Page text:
Ed Carman, 1922–2002

Ed Carman in his nursery. Photograph by George Waters

Ed Carman in his nursery. Photograph by George Waters

Western horticulture lost a great friend with the passing of Edward Stuart Carman. Ed’s chief contributions to the world of gardeners were his endless curiosity about plants, his great skill at propagating them, his wide network of horticultural friends and correspondents, and his unflagging zeal in attending meetings of the California Horticultural Society and the Western Horticultural Society, where he was often the court of last resort in identifying rare and unusual plants. He knew them because he grew them.

It is hard to believe that Ed had spent more than fifty years in the nursery business. To me he seemed ageless—slim, blond, and active—until his eightieth year. Even in his final illness, he continued to work in his nursery, sowing seeds, making cuttings, and harvesting his kiwi fruit and guavas. He was born in Los Gatos and lived there all his life. He worked in his father’s San Jose nursery on Bascom Avenue until called to service in the infantry during World War II. After the war and study at San Jose State, he married Jean Campbell. In 1971, they acquired the Los Gatos property that became the Carman’s Nursery that many of us have visited.

Ed was active in the Peninsula Chapter of the California Nurserymen’s Association and held many offices there. He was given the Nurseryman of the Year award in 1995. He knew all the nurserymen in the area and was engaged in preparing a history of the Peninsula Chapter—a continuation of work that had been started by Charles Burr. Ed was a living link between an earlier generation of California nurserymen and those of today. His horizon, though, was wider than California; in his earlier days, he and Jean traveled abroad and became acquainted with (and exchanged plants and opinions with) people like Beth Chatto in England, Trevor Davies of the New Zealand nursery firm of Duncan and Davies, and many others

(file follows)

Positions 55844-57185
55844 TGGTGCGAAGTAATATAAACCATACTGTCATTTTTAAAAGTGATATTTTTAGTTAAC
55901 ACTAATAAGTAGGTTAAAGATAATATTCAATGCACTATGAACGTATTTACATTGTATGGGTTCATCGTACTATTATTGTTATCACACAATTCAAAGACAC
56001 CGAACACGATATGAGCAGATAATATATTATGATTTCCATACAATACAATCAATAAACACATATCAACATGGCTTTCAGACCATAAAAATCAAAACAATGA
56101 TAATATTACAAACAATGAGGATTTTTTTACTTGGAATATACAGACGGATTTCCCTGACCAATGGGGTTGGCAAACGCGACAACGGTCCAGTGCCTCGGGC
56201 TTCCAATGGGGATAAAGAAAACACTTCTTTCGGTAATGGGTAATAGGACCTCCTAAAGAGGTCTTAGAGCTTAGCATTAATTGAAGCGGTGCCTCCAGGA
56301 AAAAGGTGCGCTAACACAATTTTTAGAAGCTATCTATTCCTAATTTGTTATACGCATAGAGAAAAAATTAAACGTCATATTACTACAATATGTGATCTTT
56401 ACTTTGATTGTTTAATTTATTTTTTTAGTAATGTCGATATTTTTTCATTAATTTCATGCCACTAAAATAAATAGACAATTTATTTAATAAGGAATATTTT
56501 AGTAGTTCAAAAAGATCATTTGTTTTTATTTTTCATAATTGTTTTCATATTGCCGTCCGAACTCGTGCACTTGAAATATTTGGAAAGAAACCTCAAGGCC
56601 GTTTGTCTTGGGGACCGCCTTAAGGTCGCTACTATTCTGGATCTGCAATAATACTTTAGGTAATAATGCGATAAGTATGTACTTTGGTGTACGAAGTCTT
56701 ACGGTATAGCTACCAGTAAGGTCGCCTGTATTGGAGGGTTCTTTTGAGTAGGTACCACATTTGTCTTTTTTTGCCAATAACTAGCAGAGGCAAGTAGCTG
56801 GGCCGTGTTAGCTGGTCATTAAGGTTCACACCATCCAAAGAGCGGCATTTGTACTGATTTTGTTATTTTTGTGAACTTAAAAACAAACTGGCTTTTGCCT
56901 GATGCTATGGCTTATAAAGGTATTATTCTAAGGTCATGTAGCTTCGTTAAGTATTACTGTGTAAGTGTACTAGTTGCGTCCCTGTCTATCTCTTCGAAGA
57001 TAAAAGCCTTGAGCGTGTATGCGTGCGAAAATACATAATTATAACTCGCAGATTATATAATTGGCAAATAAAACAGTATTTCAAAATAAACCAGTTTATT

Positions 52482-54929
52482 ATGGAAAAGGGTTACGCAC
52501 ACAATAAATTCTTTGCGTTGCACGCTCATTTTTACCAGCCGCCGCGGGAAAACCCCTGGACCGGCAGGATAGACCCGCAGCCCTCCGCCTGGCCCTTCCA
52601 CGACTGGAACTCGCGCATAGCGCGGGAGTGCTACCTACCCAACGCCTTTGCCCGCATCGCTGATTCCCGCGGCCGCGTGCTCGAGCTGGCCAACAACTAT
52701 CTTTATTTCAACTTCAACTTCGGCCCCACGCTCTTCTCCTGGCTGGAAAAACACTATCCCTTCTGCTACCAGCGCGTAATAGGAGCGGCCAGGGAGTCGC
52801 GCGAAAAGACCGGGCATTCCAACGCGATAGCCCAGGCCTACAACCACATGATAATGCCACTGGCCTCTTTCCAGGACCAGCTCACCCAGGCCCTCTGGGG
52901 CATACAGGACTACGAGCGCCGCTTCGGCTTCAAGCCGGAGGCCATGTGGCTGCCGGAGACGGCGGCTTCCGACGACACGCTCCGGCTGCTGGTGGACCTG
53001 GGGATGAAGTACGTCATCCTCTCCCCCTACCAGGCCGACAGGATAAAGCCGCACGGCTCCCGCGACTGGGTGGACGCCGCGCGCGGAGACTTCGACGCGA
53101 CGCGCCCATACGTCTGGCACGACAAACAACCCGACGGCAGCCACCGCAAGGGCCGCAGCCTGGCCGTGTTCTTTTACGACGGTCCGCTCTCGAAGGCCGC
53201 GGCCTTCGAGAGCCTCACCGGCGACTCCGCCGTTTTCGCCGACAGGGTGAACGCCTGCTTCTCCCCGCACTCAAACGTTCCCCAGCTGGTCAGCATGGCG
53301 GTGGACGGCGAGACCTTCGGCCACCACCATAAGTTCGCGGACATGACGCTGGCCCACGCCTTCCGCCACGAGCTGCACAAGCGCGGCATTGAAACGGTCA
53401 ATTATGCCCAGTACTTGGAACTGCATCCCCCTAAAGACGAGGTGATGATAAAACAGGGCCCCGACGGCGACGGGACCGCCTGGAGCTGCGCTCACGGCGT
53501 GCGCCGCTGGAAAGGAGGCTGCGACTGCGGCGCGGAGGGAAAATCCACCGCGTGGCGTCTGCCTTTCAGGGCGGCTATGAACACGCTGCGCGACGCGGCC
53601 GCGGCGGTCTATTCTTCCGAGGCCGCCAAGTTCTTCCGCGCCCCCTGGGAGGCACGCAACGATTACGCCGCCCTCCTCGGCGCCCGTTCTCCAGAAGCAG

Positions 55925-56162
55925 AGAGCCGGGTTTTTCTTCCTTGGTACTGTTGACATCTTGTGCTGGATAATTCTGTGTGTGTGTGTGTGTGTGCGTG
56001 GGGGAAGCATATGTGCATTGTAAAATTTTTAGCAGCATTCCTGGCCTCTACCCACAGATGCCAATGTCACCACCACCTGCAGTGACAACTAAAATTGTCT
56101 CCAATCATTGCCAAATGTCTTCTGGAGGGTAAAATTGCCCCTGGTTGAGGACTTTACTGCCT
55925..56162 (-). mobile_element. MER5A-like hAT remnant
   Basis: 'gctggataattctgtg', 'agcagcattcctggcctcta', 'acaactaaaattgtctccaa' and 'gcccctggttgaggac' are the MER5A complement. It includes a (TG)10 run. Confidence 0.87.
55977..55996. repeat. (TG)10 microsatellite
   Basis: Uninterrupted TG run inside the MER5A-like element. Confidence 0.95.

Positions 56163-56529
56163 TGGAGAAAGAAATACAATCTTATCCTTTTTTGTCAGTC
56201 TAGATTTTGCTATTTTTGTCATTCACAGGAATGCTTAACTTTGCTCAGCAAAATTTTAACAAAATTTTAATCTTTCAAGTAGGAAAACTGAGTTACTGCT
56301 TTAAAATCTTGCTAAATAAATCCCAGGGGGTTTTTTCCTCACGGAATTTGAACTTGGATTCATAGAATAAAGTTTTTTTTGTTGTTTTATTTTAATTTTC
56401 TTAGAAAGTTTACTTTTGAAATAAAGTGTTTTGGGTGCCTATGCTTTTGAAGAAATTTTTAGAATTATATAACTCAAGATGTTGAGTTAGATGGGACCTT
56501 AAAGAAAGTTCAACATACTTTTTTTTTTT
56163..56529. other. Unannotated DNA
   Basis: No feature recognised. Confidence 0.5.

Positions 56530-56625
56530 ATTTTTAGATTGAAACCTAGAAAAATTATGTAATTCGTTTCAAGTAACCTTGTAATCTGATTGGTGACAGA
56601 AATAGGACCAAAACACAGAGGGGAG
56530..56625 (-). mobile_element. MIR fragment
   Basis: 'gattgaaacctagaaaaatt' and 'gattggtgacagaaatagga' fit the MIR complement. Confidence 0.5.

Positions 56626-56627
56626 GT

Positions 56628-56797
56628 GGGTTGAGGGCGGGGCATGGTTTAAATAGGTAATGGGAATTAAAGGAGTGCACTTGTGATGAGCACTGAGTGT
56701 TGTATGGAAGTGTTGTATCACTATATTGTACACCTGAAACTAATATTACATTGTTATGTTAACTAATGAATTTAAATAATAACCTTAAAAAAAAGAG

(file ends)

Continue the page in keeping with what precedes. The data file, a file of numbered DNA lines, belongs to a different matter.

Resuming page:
Ed was active in the International Plant Propagators’ Society and had published a paper there on the propagation of kiwis (Actinidia deliciosa); he was a pioneer in the popularizing of this fruit. A skilled propagator, he seemed to have an instinctive knowledge of the right way to propagate rare and unusual plants. He was a member of the Rock Garden Society and was closely allied with the Rare Fruit Growers Association. He was also a member of the Royal Horticultural Society and an honorary member of the Herb Society. With all his devotion to horticulture, he still found time for civic duties as scoutmaster and school board member.

Ed’s nursery was a source both of delight and frustration. In the almost tropical luxuriance of his lath houses you could find almost any choice plant you could name. You couldn’t always buy it, though; many plants were being held back either for propagation or for proving out. Still, you could always find something else that you needed. The property will be sold, but the Carmans’ youngest daughter, Nancy Schramm, will keep the nursery open until the middle of May. Then she will move the operation to her home near Gilroy—the third location of Carman’s Nursery, and the third generation of family ownership.

John R Dunmire
Los Altos, California


We urge you to read the late Marshall Olbrich’s tribute to Carman’s Nursery in the Winter ’91 issue of Pacific Horticulture.